But within a day of its creation, the village had been decreed illegal and given an evacuation order. Here the second aspect of mimicry occurred. The villagers were prepared for the evacuation order and had submitted an appeal to Israeli High Court – again much like settlers in outposts are wont to do. To the village’s possible surprise, the court gave the tent village a six-day delay to appeal their case. However, Benjamin Netanyahu declared the new residents a threat to security and demanded their removal (even as he allowed the physical tents to stay for six days, as per the court order). By sunrise on 13 January, the village had been emptied.
Comparing the swiftness of Bab al-Shams evacuation with the usual way that settlements are addressed is telling. The dominant approach is one of prevarication, turning a blind eye or tacitly supporting settlement outposts by offering security and over time connecting to water or electricity lines. Certainly, a few settlements unauthorized by the Israeli government have been evacuated by the Israel Defence Force – most notably the Migron outpost near Ramallah and Bet El in September 2012. But this is largely the exception rather than the rule, even for the unauthorized outposts. And when a settlement is moved, it usually takes months or years and includes compensation for the settlers. Not so with Bab al-Shams. The city was declared illegal within the day and evacuated under the cover of dark.
By mimicking the settlement process, Bab al-Shams brings to light the almost comic differences in the legal treatment of Palestinians in the West Bank and Israeli settlers. One group is under military law, the other Israeli civil law, despite the fact that they share the same geographic space (see the recent Israeli documentary, The Law in These Parts). And so, in being evacuated and destroyed so quickly, Bab al-Shams may have actually accomplished more than any of its participants could have hoped for. It gave symbolic form to arbitrariness of what is deemed «legal» and illegal, and the wide variance in the application of the law depending on whether one is Palestinian or Israeli.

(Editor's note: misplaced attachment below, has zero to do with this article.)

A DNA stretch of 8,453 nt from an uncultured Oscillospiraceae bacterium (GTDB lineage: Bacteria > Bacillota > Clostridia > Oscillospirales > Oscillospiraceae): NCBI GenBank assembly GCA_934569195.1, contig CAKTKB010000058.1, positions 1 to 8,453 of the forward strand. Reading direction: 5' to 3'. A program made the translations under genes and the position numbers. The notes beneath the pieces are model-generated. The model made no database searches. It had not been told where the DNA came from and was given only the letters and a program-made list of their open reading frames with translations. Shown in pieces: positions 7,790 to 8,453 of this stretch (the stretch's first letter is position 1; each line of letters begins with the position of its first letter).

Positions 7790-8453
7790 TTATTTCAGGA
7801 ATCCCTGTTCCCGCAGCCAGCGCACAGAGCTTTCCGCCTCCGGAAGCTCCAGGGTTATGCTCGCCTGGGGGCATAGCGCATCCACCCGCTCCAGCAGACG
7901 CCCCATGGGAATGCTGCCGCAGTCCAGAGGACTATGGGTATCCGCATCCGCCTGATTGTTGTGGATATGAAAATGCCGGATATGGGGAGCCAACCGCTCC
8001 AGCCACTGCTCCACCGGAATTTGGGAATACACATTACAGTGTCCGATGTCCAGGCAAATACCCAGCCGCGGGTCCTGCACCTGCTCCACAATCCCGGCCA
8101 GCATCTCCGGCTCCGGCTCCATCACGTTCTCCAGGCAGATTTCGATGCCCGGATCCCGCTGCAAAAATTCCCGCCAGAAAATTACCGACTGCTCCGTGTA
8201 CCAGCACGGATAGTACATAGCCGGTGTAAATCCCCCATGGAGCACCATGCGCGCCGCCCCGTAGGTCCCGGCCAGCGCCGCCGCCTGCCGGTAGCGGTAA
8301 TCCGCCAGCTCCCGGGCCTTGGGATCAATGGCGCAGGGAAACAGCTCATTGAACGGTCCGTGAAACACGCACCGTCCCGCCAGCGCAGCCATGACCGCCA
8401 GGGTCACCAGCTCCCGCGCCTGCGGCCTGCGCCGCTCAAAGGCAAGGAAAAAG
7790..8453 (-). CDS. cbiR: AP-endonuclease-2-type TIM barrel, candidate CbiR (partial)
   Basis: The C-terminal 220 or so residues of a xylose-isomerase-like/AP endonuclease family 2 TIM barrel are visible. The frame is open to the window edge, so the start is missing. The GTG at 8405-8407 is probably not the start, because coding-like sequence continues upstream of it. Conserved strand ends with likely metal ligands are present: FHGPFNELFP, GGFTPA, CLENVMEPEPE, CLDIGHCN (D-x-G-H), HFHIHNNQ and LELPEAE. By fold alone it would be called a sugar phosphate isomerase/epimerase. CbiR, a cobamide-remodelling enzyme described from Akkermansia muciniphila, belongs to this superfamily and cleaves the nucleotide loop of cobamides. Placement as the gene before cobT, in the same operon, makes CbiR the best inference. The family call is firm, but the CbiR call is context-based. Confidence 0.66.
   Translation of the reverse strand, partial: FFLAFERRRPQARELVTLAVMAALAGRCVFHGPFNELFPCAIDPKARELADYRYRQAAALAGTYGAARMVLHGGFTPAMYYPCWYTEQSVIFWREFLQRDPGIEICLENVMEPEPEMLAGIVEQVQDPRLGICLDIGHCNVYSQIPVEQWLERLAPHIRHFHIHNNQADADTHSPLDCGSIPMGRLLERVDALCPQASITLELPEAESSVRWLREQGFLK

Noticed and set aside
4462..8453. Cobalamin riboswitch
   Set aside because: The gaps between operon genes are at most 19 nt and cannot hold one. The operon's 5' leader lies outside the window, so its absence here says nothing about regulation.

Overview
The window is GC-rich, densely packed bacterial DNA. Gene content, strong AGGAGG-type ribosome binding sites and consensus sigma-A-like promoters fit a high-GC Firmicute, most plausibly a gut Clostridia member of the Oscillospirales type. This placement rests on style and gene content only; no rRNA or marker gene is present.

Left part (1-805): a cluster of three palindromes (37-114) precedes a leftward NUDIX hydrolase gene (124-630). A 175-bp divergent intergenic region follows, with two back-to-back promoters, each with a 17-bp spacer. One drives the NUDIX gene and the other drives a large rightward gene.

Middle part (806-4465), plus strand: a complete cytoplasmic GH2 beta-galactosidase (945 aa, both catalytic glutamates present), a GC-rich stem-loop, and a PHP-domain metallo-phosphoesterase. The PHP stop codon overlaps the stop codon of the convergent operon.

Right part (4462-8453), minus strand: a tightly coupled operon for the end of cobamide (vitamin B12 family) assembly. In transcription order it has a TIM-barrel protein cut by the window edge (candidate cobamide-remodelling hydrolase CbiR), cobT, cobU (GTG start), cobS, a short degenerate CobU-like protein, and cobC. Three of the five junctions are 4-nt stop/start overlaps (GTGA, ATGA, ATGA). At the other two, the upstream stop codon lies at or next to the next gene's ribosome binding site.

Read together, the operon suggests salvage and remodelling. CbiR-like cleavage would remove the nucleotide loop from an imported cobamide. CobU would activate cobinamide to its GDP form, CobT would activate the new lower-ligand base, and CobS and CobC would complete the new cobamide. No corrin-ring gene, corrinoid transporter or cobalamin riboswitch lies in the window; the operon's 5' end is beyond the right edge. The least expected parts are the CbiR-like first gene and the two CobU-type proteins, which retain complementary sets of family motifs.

Admittedly, in one sense, it could be said that the Bab al-Shams movement accomplished nothing: there are no renewed peace talks; no reconciliation within the various factions of Palestinian leadership; no end to settlements; no security promises for those living in Ashdod, Ashkelon, or Gaza; settlements and peace negotiations did not suddenly appear at the top of the agenda of the January 2013 Israeli elections.
But in a situation that seems stuck in an endless cycle of political banter and failed social movements, Bab al-Shams – much like the Sheik Jarrah solidarity movement, the Bil’in protest, or stories of Israeli women sneaking Palestinian women to the Mediterranean sea – provides something desperately needed: creative thinking, new models of protest, a form of grassroots politics that outstrips the rhetoric of Likud and Fatah. For in the end, prophetic symbolic acts are not only concerned with direct political solutions, but primarily with disrupting the callousness and apathy of the socio-economic and religio-political situation of the day and thereby gesturing towards new possibilities and paradigms of living together in justice.
And to those who continue to clamour for a non-violent movement among Palestinians or who only attend to the politics of the region when bombs are fired back and forth between Gaza and southern Israel, I’d say – in the words of a great prophet – for those who have eyes to see, let them see.
Joshua Ralston is an Instructor of Theology at Union Presbyterian Seminary in Richmond, Virginia, where he teaches courses in systematic theology, political theology and Christian-Muslim-Jewish Relations.